• Lack of support options

  • Lack of economic resources and/or sufficient income

  • Lack of awareness that the violence they are experiencing is wrong

  • Social isolation that stems from the marginalised position of people with disabilities in our society

  • Failure of adequate supervision in a community residential or other institutional settings

  • Communication challenges and lack of access to interpreters, communication devices and information in appropriate formats

  • Normalisation of the experience of being controlled and abused (especially if this has been accepted by authority figures, for example, where a male carer is asked to 'speak for' a woman with a disability)

Due to the living situations of some women with disabilities (for example institutional environments with little outside scrutiny) they may be easily coerced or prevented from making their own decisions. Many women who live in institutions or supported accommodation may have limitations with their decision making capacity and may be overly compliant and/or coercible. They generally do not have access to the outside world other than through 'gatekeepers', and research has shown that women with disabilities living in institutions too often experience violence from those who are supposed to be affording them care and support.[10]

Inclusive service provision

Sexual assault, domestic and family violence services cannot expect women with disabilities who live in institutions to come to them when they experience violence or when they are at risk of violence. Rather, sexual assault, domestic and family violence service workers need to take a proactive approach and ensure that their services are inclusive of women with disabilities who live in 'domestic' settings such as group homes, hostels, boarding houses and other forms of residential and supported accommodation.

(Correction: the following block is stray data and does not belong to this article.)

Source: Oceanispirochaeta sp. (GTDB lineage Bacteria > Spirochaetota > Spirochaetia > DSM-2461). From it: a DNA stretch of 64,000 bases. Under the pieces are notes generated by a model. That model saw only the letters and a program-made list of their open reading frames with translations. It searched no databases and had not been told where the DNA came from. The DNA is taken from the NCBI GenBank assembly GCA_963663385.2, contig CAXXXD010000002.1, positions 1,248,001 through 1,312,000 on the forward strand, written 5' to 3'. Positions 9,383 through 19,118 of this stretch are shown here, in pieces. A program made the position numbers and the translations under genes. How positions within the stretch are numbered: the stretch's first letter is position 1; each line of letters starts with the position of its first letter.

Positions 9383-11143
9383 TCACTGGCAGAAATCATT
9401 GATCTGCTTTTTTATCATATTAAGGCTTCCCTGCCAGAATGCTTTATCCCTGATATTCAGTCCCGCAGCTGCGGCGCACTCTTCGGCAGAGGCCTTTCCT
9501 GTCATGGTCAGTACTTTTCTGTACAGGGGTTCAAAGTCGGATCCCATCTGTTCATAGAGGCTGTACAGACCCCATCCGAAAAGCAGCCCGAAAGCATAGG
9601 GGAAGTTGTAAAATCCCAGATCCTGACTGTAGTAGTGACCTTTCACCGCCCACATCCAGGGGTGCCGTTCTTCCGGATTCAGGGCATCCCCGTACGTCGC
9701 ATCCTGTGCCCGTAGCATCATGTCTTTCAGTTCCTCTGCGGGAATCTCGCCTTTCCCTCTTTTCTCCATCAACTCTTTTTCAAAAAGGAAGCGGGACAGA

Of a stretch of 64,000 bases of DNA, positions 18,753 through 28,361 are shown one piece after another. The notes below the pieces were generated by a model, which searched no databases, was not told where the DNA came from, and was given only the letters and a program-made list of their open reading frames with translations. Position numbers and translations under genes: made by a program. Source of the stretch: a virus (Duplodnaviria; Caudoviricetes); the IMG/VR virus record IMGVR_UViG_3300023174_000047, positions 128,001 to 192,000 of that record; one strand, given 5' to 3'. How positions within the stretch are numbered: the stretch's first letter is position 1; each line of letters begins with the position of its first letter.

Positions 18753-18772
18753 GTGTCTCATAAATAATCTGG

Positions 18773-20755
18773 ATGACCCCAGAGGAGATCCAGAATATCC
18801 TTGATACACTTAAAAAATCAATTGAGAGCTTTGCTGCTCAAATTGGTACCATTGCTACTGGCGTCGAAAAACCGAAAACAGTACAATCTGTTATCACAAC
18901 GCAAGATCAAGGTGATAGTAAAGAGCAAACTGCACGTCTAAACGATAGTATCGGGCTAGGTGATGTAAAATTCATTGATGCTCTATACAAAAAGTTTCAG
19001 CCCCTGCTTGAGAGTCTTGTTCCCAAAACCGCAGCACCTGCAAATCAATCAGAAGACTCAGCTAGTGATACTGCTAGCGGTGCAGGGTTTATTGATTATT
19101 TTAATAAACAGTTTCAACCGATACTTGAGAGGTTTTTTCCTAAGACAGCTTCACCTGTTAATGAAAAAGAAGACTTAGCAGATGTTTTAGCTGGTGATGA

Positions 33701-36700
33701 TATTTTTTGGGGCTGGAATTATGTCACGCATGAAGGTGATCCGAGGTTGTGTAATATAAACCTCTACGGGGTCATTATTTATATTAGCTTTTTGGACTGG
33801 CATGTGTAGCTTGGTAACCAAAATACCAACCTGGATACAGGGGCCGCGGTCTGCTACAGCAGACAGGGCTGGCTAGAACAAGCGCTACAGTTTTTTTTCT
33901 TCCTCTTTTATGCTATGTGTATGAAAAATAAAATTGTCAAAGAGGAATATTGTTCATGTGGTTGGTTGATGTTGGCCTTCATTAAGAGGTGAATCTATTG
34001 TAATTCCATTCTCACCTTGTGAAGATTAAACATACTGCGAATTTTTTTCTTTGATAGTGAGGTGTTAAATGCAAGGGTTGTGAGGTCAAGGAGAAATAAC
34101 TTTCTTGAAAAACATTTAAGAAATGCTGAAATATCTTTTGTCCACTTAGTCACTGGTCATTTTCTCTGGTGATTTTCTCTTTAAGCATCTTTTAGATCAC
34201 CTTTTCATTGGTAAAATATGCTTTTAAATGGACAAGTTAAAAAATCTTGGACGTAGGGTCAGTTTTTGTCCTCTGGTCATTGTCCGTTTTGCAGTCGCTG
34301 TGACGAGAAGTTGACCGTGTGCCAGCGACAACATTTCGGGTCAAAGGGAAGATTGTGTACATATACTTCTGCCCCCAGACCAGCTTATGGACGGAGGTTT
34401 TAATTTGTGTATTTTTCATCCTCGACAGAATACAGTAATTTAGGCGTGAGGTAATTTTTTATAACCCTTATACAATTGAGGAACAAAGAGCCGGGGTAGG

Workers need to be able to get support to women with disabilities in creative ways that work around institutional cultures and practices, as well as using the standard empowerment models of responding to domestic and family violence. (For example expecting some women with disabilities to get themselves to a place of safety should violence occur will be unrealistic.)

As a worker coming into contact with women with disabilities who have experienced violence[11], or who are at risk of violence, you can:

  • Treat all women with disability with dignity and respect

  • Treat all women with disability as adults

  • Empower women to make their own informed decisions about their situations

  • Be sensitive to cultural and linguistic diversity (including deaf culture and women with speech impairments). In particular, be sensitive to the needs of Aboriginal and Torres Strait Islander women and CALD women. Remember that women with disabilities can also identify as belonging to these groups.

  • Be sensitive to the needs of lesbians with disabilities, and women with disabilities who are mothers

It is important to realise that women with disabilities are women first. A common mistake many service providers make is to become pre-occupied with issues of disability rather than focusing on the issue of importance to the client at that time (for example the need to escape a violent relationship/situation).

To minimise the effects of the additional risks and vulnerabilities that might be experienced by a woman with disabilities,[12] it is important that you:

  • Check what, if any, communication assistance she requires before proceeding with an assessment of her situation

  • Check whether she identifies as having a disability

  • Check whether any children identify as having a disability

  • Check whether she has an assistance animal and what support and/or provisions are required

  • Enquire about what, if any, supports she and/or her family require for daily living, and who provides that support

  • Check whether she requires mobility aids, medications or treatments and record the details of any schedule that applies to these

  • Identify any support services/agencies that she and/or her family are engaged with

  • Explore what support or assistance she needs if she wishes to access other services, including accommodation

  • Develop a safety plan that makes specific provisions for her and her children's requirements (addressing, for example, lack of mobility and any communication difficulties)